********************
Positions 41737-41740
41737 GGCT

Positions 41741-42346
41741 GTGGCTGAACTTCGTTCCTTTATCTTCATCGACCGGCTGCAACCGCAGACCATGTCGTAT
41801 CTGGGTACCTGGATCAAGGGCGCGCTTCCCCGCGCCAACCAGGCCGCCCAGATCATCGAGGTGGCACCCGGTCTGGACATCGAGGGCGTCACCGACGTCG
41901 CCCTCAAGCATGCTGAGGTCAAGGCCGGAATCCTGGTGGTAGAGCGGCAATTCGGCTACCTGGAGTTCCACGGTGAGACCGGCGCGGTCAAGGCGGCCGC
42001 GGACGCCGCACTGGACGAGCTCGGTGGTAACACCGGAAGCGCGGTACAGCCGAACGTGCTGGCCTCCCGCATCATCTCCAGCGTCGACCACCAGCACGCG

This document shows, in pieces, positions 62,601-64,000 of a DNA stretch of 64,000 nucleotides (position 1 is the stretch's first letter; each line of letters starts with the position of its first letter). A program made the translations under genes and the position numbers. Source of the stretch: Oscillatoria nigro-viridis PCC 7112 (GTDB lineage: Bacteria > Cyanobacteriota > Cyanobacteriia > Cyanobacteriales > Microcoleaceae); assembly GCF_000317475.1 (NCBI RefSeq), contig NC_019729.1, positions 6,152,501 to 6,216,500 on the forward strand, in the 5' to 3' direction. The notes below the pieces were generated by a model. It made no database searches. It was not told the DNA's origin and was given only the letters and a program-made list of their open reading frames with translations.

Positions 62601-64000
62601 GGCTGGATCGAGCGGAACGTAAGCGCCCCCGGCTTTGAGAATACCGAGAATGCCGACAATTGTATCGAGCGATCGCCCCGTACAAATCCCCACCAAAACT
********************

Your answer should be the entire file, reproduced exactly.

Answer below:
Positions 41737-41740
41737 GGCT

Positions 41741-42346
41741 GTGGCTGAACTTCGTTCCTTTATCTTCATCGACCGGCTGCAACCGCAGACCATGTCGTAT
41801 CTGGGTACCTGGATCAAGGGCGCGCTTCCCCGCGCCAACCAGGCCGCCCAGATCATCGAGGTGGCACCCGGTCTGGACATCGAGGGCGTCACCGACGTCG
41901 CCCTCAAGCATGCTGAGGTCAAGGCCGGAATCCTGGTGGTAGAGCGGCAATTCGGCTACCTGGAGTTCCACGGTGAGACCGGCGCGGTCAAGGCGGCCGC
42001 GGACGCCGCACTGGACGAGCTCGGTGGTAACACCGGAAGCGCGGTACAGCCGAACGTGCTGGCCTCCCGCATCATCTCCAGCGTCGACCACCAGCACGCG

This document shows, in pieces, positions 62,601-64,000 of a DNA stretch of 64,000 nucleotides (position 1 is the stretch's first letter; each line of letters starts with the position of its first letter). A program made the translations under genes and the position numbers. Source of the stretch: Oscillatoria nigro-viridis PCC 7112 (GTDB lineage: Bacteria > Cyanobacteriota > Cyanobacteriia > Cyanobacteriales > Microcoleaceae); assembly GCF_000317475.1 (NCBI RefSeq), contig NC_019729.1, positions 6,152,501 to 6,216,500 on the forward strand, in the 5' to 3' direction. The notes below the pieces were generated by a model. It made no database searches. It was not told the DNA's origin and was given only the letters and a program-made list of their open reading frames with translations.

Positions 62601-64000
62601 GGCTGGATCGAGCGGAACGTAAGCGCCCCCGGCTTTGAGAATACCGAGAATGCCGACAATTGTATCGAGCGATCGCCCCGTACAAATCCCCACCAAAACT